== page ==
Challenge omission doesn’t faze Hagman
July 18, 2012
Alex Hagman called last year’s USA Pro Cycling Challenge a “dream come true,” an experience that was as memorable as it was motivating.
The Woody Creek native was eager to return this August to once again ascend Colorado mountain passes and, hopefully, the leaderboard. While they may be watching when the Challenge rolls through Aspen on Aug. 22 and 23, Hagman and his Jelly Belly p/b Kenda teammates will not be pedaling across the finish line. The squad was not among the 16 selected to participate in the second installment of arguably America’s most demanding stage race.
Hagman discovered the news last week while scanning an article on CyclingNews.com.
“People who know me will say I’m very optimistic about things. I believe that when one door closes, another will open. You just have to be patient and wait for it to reveal itself,” Hagman said Tuesday, days after returning from China, where he competed in the 13-stage Tour of Qinghai Lake. “It’s definitely a bummer, but it’s totally out of my control to some degree. … I wish the sport invited more people, but that’s not for me to complain about.”
This year’s Challenge will feature six new teams – Astana, Champion System, RusVelo, Bontrager Livestrong, Optum and Levi Leipheimer’s new Omega Pharma-QuickStep squad – and four of last year’s top five finishers.
While Hagman stood out in last year’s race, finishing 31st – two spots ahead of 2010 Tour de France winner Andy Schleck, of Luxembourg, and just 6 minutes, 16 seconds behind winner Leipheimer – just one other teammate finished in the top 90.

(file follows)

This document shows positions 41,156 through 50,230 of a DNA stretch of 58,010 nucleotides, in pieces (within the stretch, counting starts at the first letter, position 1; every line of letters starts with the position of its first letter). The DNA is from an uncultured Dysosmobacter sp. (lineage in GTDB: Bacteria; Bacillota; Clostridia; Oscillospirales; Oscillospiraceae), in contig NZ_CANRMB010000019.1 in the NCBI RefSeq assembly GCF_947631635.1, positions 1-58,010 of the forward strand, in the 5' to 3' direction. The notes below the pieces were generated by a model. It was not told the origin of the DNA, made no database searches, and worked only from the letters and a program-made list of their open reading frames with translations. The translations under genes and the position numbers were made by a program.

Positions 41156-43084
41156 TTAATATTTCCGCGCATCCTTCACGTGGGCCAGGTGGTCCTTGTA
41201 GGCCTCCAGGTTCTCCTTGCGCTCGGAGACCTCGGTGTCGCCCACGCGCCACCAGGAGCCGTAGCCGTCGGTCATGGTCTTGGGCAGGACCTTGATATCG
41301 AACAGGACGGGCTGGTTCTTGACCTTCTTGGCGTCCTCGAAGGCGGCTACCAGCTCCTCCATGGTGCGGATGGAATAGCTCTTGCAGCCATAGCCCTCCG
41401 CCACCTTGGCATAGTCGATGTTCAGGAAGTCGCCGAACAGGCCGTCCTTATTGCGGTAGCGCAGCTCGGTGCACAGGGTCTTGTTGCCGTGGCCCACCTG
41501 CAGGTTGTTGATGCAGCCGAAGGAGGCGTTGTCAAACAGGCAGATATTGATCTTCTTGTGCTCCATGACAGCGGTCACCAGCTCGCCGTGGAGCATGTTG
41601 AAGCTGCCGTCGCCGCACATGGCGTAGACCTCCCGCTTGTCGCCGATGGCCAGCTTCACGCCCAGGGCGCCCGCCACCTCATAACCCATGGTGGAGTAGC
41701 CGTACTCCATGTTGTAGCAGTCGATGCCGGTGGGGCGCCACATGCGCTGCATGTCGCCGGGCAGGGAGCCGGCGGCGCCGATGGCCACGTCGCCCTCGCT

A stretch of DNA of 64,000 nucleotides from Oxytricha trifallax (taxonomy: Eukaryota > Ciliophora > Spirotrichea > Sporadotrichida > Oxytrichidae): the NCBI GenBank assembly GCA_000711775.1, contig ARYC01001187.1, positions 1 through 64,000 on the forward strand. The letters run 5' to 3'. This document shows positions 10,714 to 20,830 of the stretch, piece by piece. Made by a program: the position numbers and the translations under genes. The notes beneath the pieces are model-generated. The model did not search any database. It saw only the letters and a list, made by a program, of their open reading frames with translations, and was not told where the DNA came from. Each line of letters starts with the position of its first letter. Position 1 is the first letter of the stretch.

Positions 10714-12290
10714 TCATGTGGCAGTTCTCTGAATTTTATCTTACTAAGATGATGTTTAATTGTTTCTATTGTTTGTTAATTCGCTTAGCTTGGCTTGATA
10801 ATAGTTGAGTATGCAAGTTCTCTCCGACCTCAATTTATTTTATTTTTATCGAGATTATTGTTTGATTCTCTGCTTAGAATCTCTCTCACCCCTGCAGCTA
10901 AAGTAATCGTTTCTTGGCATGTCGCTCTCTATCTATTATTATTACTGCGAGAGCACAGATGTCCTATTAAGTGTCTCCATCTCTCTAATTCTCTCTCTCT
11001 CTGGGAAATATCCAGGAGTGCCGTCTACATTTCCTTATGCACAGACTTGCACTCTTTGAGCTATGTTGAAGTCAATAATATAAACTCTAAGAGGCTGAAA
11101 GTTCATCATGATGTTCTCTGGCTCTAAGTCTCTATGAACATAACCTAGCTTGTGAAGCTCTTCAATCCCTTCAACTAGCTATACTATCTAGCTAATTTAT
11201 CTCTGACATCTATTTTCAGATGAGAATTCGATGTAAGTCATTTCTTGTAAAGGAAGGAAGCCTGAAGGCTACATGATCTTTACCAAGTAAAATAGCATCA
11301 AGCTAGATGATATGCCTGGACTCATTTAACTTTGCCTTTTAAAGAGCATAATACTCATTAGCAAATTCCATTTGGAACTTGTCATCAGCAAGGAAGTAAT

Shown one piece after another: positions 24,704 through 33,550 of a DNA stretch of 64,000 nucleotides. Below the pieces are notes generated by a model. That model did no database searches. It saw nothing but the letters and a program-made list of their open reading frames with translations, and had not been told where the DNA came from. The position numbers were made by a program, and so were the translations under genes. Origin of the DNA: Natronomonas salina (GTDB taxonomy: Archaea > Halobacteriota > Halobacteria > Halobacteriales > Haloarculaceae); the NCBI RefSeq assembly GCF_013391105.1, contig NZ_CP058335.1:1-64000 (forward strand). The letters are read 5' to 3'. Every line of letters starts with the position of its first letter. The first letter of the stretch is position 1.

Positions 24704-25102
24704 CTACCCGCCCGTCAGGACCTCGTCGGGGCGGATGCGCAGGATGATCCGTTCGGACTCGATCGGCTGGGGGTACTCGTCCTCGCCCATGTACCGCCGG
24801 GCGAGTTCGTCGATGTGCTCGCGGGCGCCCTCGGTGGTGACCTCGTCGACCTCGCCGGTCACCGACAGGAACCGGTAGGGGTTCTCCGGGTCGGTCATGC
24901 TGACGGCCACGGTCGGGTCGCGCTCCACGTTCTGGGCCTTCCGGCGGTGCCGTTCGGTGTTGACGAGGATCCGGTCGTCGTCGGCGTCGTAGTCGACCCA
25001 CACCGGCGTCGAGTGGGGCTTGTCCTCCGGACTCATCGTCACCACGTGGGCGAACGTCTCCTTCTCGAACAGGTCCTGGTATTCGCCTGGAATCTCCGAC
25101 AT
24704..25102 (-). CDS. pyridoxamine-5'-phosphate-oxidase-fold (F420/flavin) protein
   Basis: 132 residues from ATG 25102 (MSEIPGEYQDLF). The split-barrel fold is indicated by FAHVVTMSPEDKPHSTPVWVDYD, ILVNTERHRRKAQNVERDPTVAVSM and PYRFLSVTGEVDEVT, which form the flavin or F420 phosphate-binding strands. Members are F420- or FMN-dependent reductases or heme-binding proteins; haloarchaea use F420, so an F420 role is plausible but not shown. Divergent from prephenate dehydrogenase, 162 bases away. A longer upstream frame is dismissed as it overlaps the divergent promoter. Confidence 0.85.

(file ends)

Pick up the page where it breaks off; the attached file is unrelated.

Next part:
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In an interview with The Aspen Times in April, soon after Challenge organizers unveiled details on a revamped course, Hagman was cautiously optimistic about his squad’s 2012 chances, saying, “We’re hoping to get back into it and show the world what we can do.”
He was excited about his individual prospects, too.
“Having raced there last year, I learned a lot that I could bring to the table that I thought would help me get a better result. I’ve been riding much more consistently this year in tours,” Hagman said Tuesday. “It would’ve been fun.”
While the news was unfavorable, Hagman says it did little to dampen the spirit of the Jelly Belly contingent competing in China.
“It was very similar to when we didn’t get into (May’s) Tour of California,” he said. “There really wasn’t time to sulk or be bummed out. … We had three or four days left, and we wanted to finish strong.”
They did just that, helping guide Ricardo van der Velde to a 12th-place finish in a competitive field.
Hagman’s hopes of a high general-classification finish effectively were quashed early because of a bout with food poisoning.
“I couldn’t keep anything down all night or at breakfast, so it was a tough day on the bike. We had a 4,000-foot climb onto the (Tibetan) Plateau, which is at 10,000 feet,” he recalled. “You drain your body in a stage race, and it’s hard enough to stay on top of it, but overall my first trip to China was a really good experience.”
Now, Hagman is setting his sights on new opportunities – and swapping out the road bike for some fat tires. He’s planning to compete in the Leadville 100 and perhaps in the local Power of Four Mountain Bike Race, which takes place the same day as Stage 6 of the Challenge.
Hagman said he is content to “move on, keep charging and keep trying to win races.” And he’ll always have fond memories from last year’s Challenge to appreciate.
Moments like having his name written in the road in Aspen and in the snow on Independence Pass. Moments like spotting his mother, Kay, at the finish of the Queen Stage in front of the Pitkin County Courthouse.
“It has to be one of the best tours I’ve ever done,” Hagman said. “My parents have seen me progress through this sport and, quite frankly, have been my No. 1 sponsors for several years. I think they’re bummed out about not getting to see me in one of the biggest races in the country, but it’s just the way it is.
“I was out riding my bike today thinking about the fact that I won’t be doing the race. I was thinking about how rare it is to be a part of such a big event that came through my hometown. There are guys that do the Tour de France that live in France that never have an experience like that. I’m really glad I appreciated it last year.”
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